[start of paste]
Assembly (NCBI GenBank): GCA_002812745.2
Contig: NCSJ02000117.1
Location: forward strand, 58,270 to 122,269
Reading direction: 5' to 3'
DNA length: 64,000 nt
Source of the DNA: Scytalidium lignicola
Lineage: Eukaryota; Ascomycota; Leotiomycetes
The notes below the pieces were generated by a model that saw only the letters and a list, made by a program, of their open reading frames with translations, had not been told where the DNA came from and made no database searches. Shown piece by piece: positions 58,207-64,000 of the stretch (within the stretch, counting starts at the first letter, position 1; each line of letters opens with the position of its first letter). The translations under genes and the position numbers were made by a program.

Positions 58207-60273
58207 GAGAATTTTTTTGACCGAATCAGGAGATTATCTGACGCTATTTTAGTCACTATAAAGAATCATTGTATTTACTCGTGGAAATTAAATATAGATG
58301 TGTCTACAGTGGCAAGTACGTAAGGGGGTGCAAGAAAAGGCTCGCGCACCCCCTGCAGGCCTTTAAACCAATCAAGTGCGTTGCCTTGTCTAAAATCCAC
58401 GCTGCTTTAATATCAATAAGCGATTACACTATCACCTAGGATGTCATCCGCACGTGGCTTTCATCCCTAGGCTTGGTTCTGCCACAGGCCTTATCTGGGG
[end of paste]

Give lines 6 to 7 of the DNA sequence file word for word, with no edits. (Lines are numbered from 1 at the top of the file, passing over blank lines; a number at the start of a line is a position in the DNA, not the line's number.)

Source of the DNA: Scytalidium lignicola
Lineage: Eukaryota; Ascomycota; Leotiomycetes